MUNICOURT MERGER PLAN GAINS A BACKER

hot-topic rightBy MOLLY MULSHINE

A proposal to establish a regional municipal court in the Red Bank area has some early momentum, says Mayor Pasquale Menna.

Menna recently invited his counterparts in Fair Haven, Little Silver, Rumson and Shrewsbury to consider merging their court systems to cut costs. One town’s elected officials have reacted favorably to the plan, though Menna wouldn’t say which one.

“The plan has been favorably reviewed by one municipality and partially reviewed by another,” Menna said at Wednesday’s council meeting. “The naysayers who said this couldn’t happen will be surprised.”

The municipality responded quickly and “very affirmatively,” Menna said. “It’s really hot. It’s exciting.”

Red Bank, however, is not waiting for other towns’ approval to start examining the plan’s feasibility, Menna said. He anticipates the borough will hold a focus meeting to nail down more firm information, and then make a public announcement as to the feedback from other towns.

Hearing back from the other town was “a very good start,” he said, but declined to comment further on plans.

Menna first unveiled the plan at the September 28 council meeting. The new regional court would operate with one judge, one prosecutor, one public defender, one court administrator and one physical court space, he said. This can be more cost-effective than a shared service agreement, in which towns often use their own staff members rather than sharing with other boroughs.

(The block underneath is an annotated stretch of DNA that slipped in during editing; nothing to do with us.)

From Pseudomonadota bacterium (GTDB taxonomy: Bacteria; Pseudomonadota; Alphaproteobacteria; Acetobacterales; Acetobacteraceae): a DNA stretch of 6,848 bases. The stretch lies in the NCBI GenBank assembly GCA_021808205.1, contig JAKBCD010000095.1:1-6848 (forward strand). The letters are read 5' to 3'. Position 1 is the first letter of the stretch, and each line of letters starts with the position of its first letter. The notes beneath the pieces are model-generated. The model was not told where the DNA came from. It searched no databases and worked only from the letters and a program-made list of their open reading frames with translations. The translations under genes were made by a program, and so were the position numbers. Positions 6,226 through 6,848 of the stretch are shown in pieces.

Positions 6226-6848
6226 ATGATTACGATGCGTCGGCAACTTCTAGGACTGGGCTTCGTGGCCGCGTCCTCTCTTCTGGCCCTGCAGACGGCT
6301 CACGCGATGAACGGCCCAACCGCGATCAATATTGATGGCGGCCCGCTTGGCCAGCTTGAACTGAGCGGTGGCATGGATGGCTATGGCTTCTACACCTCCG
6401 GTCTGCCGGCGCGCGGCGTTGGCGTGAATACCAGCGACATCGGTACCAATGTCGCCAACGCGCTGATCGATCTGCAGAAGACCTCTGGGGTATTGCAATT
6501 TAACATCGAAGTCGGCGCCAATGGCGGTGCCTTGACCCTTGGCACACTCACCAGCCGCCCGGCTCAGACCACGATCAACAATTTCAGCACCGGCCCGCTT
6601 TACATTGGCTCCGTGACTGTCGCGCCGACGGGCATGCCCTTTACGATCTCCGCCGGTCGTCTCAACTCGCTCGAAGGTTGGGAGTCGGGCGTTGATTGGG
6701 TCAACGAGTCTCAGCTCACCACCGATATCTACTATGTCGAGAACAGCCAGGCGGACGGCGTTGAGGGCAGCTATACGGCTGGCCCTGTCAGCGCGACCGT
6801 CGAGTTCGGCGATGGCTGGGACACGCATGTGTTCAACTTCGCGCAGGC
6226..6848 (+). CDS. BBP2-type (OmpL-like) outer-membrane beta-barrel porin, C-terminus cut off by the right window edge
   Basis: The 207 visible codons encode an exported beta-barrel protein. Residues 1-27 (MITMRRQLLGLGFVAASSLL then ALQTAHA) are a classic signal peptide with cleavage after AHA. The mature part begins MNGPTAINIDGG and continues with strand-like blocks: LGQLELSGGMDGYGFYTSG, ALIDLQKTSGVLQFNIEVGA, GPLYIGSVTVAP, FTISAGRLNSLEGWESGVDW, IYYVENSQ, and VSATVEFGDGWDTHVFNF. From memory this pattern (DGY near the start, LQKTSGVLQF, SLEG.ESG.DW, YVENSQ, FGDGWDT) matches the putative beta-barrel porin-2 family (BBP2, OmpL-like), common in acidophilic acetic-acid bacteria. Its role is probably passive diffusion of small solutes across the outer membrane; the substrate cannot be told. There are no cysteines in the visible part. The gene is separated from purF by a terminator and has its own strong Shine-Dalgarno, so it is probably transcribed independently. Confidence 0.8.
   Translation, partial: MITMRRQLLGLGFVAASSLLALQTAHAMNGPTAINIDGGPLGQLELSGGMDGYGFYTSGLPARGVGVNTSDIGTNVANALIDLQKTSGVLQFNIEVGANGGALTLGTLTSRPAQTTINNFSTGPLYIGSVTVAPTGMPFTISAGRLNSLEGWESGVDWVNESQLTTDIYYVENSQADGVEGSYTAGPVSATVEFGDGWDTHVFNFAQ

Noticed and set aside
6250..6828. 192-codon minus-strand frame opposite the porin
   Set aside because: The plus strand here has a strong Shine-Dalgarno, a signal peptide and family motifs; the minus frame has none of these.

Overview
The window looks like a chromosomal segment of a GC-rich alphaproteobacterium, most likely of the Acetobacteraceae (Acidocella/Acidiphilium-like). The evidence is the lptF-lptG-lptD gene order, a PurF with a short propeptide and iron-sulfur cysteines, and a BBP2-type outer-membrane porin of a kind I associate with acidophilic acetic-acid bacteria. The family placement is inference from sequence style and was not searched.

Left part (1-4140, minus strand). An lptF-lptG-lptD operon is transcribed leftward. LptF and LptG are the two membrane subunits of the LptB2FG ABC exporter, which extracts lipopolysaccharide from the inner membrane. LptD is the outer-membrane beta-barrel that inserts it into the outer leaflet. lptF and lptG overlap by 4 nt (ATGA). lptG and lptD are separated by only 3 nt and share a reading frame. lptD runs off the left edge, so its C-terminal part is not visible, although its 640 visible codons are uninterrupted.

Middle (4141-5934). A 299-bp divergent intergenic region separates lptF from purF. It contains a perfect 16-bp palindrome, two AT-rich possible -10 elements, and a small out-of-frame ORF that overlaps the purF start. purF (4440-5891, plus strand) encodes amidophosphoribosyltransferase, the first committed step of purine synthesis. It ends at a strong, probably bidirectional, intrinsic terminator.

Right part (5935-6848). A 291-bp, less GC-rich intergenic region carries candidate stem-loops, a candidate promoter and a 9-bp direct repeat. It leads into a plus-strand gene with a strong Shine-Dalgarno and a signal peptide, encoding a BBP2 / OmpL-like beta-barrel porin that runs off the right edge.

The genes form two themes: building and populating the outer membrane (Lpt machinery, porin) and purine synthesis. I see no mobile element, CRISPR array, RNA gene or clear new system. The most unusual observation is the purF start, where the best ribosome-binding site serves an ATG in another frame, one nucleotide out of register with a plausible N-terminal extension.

The mayor said he was following the lead of Hazlet, Matawan and Keyport, which hope to abolish their individual courts and launch a regional court starting January 1. Menna is the borough attorney in Matawan.

The court’s location has yet to be determined, although Menna said the physical space “makes no difference in this day and age,” and would probably be determined by a comparison of administrative costs in prospective locations.

The court could be called the Two Rivers Municipal Court, Menna said.

“No town would take precedence,” he said in September. “Nobody takes the identity. We have to start thinking that there are no great walls of China between our respective towns.”